If you can’t find a sniper rifle then this is a very good replacement: high damage, high muzzle velocity, and semi-automatic fire to boot. A 4x scope and suppressor turn the Auger DMR into a formidable weapon for Blackout’s wide-open spaces.
A solid burst-fire rifle that’s capable of tagging targets at mid to long range, but it struggles in close-quarters battles where its low damage-per-second rating means it can take three or four bursts to down an enemy. The ABR 223 comes equipped with a decent short-range optic, making it a great early-game weapon for mid-range fights.
Suffers from the same issues as the ABR 223: borderline detrimental in close-quarters conflict, and outclassed by the Auger DMR, sniper rifles, and even some assault rifles at long-range.
Essex Model 07
Another forgettable Blackout weapon, the Essex Model 07 should only be picked up if you have no mid or long-range weapon, or indeed no weapon at all. It’s got a slow rate of fire, mediocre damage, and you can’t fit it with any attachments. Hopefully this lever-action rifle is buffed soon.
Hands down the best SMG in Blackout, the GKS offers a high rate of fire, relatively low recoil, and has a solid damage profile. SMGs generally aren’t worth keeping around as you near the end of a Blackout match, but the GKS is versatile enough to justify a slot in your arsenal, so long as you have an assault rifle or sniper for long distance engagements.
The Spitfire is the best close-quarters Blackout gun and your best friend at the start of the match when most enemies are unarmoured. Its blistering rate of fire makes short work of foes if you can land every hit, which becomes a struggle when you’re out in the open and not battling through buildings.
The high magazine capacity is your main reason for picking up the Cordite. Load the Cordite up with a 2x scope and every attachment it can carry and it can just about manage at mid-range. But close-quarters battles is where this Blackout SMG comes into its own.
The MX9 is versatile enough to get you through the odd mid-range scrape thanks to it boasting both a high rate of fire and easy-to-control recoil. Like all SMGs in Blackout, the MX9 will be rendered ineffective toward the end of the match as most enemies will have high-level armour, so be ready to ditch this for an assault rifle when you’re done clearing out Nuketown Island.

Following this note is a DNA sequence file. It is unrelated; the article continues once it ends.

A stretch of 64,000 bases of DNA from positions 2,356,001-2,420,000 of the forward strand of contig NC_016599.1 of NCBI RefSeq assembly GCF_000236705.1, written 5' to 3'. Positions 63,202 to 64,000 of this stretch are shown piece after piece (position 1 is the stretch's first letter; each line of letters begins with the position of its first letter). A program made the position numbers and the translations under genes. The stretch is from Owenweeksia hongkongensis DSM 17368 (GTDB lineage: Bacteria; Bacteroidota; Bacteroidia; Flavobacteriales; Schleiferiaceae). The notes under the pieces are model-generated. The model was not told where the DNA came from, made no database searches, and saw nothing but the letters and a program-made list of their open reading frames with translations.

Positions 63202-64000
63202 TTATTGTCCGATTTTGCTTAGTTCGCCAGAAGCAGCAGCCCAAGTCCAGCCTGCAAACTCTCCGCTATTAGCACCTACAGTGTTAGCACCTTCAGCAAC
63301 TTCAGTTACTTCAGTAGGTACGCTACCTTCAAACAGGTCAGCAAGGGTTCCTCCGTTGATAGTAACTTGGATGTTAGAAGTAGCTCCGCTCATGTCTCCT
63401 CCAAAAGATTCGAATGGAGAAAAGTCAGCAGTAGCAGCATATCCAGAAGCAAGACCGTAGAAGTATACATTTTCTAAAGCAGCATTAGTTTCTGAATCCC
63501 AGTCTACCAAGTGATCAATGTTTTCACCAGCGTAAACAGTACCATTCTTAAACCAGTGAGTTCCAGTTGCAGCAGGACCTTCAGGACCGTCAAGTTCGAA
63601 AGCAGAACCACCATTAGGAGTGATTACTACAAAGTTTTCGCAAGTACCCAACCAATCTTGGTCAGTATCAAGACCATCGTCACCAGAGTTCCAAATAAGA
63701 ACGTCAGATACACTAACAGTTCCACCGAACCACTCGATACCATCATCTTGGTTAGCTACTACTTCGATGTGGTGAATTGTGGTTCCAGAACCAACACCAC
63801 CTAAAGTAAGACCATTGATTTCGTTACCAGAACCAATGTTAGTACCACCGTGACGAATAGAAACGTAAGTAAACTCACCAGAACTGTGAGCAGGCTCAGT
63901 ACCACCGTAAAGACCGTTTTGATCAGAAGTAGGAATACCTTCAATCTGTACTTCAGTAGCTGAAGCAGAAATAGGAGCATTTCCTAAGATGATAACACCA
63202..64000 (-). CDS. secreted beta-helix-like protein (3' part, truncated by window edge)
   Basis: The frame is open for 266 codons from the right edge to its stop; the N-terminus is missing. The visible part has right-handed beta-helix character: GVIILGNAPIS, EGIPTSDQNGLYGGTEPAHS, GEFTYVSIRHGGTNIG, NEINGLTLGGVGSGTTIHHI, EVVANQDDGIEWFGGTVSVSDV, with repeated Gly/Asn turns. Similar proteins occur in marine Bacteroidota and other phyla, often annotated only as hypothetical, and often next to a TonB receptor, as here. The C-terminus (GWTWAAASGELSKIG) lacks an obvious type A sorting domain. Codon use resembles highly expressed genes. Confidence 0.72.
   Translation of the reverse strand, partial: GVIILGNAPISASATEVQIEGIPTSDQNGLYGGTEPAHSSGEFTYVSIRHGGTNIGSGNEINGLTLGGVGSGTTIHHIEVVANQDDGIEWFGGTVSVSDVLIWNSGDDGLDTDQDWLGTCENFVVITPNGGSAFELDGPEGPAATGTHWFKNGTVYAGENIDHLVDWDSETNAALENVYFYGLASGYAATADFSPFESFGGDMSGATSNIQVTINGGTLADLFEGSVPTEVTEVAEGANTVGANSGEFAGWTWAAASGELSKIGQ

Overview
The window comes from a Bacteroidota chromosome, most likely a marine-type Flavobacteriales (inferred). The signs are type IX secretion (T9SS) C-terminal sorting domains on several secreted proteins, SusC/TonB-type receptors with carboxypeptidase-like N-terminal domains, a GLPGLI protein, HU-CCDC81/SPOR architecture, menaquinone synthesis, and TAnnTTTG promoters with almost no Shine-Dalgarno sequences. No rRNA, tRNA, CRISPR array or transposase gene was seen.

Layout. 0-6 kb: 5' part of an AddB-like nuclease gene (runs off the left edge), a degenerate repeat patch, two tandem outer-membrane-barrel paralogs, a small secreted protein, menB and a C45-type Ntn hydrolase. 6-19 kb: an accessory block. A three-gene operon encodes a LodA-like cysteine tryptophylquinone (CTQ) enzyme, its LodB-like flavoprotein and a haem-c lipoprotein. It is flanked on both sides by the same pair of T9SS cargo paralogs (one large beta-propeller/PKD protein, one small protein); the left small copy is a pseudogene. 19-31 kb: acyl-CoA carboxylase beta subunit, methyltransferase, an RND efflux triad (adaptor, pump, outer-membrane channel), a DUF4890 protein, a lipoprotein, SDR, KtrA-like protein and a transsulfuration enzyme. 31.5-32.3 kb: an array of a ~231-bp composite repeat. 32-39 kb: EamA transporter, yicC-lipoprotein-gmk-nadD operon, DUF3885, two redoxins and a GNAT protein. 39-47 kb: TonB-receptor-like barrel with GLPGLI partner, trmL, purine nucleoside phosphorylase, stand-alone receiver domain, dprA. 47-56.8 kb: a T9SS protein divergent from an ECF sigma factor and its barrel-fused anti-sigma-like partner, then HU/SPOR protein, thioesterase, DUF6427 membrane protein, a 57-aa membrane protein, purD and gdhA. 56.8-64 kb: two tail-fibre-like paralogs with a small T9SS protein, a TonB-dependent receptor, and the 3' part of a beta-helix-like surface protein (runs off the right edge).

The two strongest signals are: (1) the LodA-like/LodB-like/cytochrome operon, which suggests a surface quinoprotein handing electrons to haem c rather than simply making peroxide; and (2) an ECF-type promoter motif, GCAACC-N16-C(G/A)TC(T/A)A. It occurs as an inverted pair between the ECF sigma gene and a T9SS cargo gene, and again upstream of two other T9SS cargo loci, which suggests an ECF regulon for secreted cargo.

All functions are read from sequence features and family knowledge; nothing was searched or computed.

Only worth picking up if your only other option is a shotgun, the Saug-9mm is a strong short-range weapon in Black Ops 4 multiplayer but does not adapt well to the increased range of Blackout.
Shotguns are hard enough to use in the tiny maps of Black Ops 4 multiplayer, so it makes sense that they’re the worst weapon to use in Blackout. The SG12 is the better of the two options as its high rate of fire will give you a damage-per-second advantage over some SMGs in confined spaces.
Preferable only to the basketballs you can pick up in a certain location of the map, the Mog 12 will only deal worthwhile damage if your target is within melee range. To make matters worse, it’s a pump-action shotgun, so getting off the two or three shots it takes to kill someone at this range takes far too long.
This is preferable to a shotgun, but very much a weapon to avoid if you have other options. The Strife has the stopping power and ammo capacity to put an unarmoured enemy down with a single magazine, but you’ll have to land every shot without hesitation to stand a chance with this pistol.
This revolver packs a serious punch, but its small clip size, slow rate of fire, and tricky iron sights have it come in second to almost every other gun in Blackout.
RK 7 Garrison
The best of the three pistols available in Blackout, the RK 7 Garrison is a decent backup weapon in the early game as you can change to it much faster than a primary weapon.
The War Machine is an extremely rare, belt-fed noob tube, and every bit as useful as that sounds. Nothing beats this Blackout launcher when it comes to wiping out vehicles and squads up close. The War Machine is also very useful for taking out enemies who are hiding behind cover, making it surprisingly effective during the final stages of a match.
This Blackout rocket launcher can lock onto vehicles, making it a very powerful weapon in Quads where a single, well-timed shot can result in a squad wipe. Rocket ammo can be quite scarce so it’s best to have a single member of your team on anti-vehicle duties.
As good in Blackout as it was in the first Black Ops game, the Galil is a very strong assault rifle with high damage and virtually no recoil. Its one shortcoming is that it can’t carry any attachments, so you might struggle to find targets without a scope.
This weapon is synonymous with Call of Duty’s zombies mode, so it’s exciting to finally see it in action against other players. The results are mixed: the Ray Gun deals stacks of damage, but has limited use due to its high projectile travel time, ammo count of 20, and lack of attachments. It’s fun, but it’s not necessarily good.
Similar to the Galil, the MP-40 has raw stats in its favour, but without any attachments its use is limited to short-range firefights.
A new Call of Duty weapon, the Zweihander is a double-barrel LMG, which sounds incredible, but really just equates to a lot of missed bullets. With only iron sights and some of the worst recoil in the game, the Zweihander is only effective at short range.